Sexual Dimorphism in Kisspeptin and Kiss1R in the Ventrolateral Periaqueductal Gray
Chronic pain manifests as a debilitating pathological state that affects up to 10% of the global population. Previous investigations revealed a disproportionate distribution of pain experience between sexes with females reporting a higher prevalence of chronic pain compared to males. The physiological mechanisms underlying the sex difference in pain remains unclear.
The ventrolateral periaqueductal gray is a midbrain region notably involved in modulating opioid activity and nociception, a measurable alternative of pain. Recently, the neuropeptide kisspeptin and its receptor, Kiss1R, known for their role in the reproductive system, have been generally identified in the periaqueductal gray. Hypothalamic kisspeptin expression is sexually dimorphic and directly controlled by sex steroids. Kisspeptin and Kiss1R have been recently attributed to mediate nociceptive experience. Limited research has investigated their role in the ventrolateral periaqueductal gray and contribution to sex differences in nociception.
This study aimed to explore the relationship of sex steroids, kisspeptin, and Kiss1R in the periaqueductal gray to identify the physiological components underlying the sex difference in nociception. We identified the presence of kisspeptin neurons in the ventrolateral periaqueductal gray with no sex difference in quantity and further revealed the presence of Kiss1R on GABAergic neurons in the ventrolateral periaqueductal gray. Additionally, we discovered a sexual dimorphic pattern of Kiss1 and Kiss1r mRNA expression in the ventrolateral periaqueductal gray (vlPAG), with higher levels in female mice that are not regulated by sex steroids. Our current results suggest that known inducers of vlPAG neuroplasticity, chronic pain and chronic opioid treatment, upregulate and downregulate PAG Kiss1 and Kiss1r. Kisspeptin levels in female mice remains higher than males regardless of these conditions.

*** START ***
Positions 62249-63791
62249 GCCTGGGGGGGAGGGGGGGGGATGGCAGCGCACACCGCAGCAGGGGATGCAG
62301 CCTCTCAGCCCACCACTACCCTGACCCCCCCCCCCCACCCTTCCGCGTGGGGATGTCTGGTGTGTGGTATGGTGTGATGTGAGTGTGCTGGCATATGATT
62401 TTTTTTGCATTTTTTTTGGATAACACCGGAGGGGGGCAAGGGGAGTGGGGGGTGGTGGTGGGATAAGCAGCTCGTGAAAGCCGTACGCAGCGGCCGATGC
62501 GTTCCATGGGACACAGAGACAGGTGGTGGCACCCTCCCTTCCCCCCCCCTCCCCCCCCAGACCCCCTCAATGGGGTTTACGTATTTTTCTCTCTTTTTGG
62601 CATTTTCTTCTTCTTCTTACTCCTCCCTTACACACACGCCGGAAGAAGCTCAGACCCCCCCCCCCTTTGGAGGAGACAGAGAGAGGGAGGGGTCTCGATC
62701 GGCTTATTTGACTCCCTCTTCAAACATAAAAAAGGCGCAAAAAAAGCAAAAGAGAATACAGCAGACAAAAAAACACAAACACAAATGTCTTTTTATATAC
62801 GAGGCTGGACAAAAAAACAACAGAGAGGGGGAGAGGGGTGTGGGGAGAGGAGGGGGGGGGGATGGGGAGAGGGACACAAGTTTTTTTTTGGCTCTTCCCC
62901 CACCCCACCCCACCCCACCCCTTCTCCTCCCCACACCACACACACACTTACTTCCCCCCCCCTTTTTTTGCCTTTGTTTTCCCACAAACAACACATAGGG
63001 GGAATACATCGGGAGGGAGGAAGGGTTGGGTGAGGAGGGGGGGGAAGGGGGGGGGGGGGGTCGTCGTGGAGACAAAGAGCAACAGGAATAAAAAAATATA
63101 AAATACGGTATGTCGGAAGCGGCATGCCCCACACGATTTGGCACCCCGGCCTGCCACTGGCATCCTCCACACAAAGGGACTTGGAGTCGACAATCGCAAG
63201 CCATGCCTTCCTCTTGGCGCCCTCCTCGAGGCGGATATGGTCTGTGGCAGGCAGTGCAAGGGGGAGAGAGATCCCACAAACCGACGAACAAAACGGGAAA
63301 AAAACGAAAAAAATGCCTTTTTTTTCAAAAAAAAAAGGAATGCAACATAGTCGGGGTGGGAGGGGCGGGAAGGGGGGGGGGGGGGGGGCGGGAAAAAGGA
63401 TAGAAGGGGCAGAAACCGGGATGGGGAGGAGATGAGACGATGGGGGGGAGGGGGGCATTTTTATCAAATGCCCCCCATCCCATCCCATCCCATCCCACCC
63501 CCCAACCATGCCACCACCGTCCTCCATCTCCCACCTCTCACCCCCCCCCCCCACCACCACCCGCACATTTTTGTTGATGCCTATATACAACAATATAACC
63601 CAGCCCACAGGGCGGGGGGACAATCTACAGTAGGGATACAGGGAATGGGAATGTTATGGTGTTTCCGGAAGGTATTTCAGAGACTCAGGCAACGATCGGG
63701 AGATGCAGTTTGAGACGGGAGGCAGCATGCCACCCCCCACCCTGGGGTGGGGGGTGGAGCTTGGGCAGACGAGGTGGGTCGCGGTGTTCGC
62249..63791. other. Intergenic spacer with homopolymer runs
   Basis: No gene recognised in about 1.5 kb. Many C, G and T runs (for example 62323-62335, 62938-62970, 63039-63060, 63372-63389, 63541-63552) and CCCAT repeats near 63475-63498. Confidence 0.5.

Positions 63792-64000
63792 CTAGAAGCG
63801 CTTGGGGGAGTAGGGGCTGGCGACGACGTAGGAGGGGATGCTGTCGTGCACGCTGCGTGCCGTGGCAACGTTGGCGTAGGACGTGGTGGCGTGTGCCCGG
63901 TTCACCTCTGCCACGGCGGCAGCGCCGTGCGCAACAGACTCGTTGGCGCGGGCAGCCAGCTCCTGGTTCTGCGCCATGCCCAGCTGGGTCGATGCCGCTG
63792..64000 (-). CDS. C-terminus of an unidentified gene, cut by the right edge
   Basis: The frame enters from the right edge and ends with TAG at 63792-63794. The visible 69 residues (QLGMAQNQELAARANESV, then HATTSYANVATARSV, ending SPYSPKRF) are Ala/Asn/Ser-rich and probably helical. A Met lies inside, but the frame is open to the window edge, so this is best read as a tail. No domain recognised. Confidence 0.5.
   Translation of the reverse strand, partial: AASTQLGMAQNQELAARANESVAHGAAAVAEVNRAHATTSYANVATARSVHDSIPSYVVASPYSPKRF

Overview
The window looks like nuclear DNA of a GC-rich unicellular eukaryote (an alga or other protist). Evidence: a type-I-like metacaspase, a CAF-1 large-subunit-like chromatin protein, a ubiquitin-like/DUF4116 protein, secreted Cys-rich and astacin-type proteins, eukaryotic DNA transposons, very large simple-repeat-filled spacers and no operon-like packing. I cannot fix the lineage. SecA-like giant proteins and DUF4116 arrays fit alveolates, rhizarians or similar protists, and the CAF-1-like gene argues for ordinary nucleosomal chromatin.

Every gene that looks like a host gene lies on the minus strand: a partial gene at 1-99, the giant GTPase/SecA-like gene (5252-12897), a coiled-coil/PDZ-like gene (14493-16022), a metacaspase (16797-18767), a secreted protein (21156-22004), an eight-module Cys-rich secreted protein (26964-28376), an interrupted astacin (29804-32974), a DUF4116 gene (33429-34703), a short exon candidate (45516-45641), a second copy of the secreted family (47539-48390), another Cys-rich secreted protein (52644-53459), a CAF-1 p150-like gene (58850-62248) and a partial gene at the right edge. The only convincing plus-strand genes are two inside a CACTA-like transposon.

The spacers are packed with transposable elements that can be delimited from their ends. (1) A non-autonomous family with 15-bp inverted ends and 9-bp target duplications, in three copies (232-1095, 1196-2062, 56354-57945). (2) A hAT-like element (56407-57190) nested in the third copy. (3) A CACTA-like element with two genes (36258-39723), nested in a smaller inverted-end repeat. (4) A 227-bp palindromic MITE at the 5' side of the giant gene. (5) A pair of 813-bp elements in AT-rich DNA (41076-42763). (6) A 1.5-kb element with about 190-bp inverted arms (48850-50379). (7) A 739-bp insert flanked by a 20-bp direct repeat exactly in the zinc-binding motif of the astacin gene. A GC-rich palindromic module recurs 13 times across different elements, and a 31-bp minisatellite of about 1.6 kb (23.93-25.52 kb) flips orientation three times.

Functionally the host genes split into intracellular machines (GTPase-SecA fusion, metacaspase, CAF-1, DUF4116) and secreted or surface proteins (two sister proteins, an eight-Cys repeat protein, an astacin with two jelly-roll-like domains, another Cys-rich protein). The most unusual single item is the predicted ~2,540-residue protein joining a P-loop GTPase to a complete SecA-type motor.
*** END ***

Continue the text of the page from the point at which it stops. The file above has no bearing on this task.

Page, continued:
Our findings establish the presence, sexual dimorphism, and modulation of kisspeptin and Kiss1R in the ventrolateral periaqueductal gray. We hypothesize that these populations may be contributing to sex differences seen in nociception. Our work further characterizes the regulation and profile of kisspeptin and Kiss1R in the ventrolateral periaqueductal gray that will aid in conducting further studies examining the sex differences of transcriptional mechanisms and neuronal pathways involved in nociception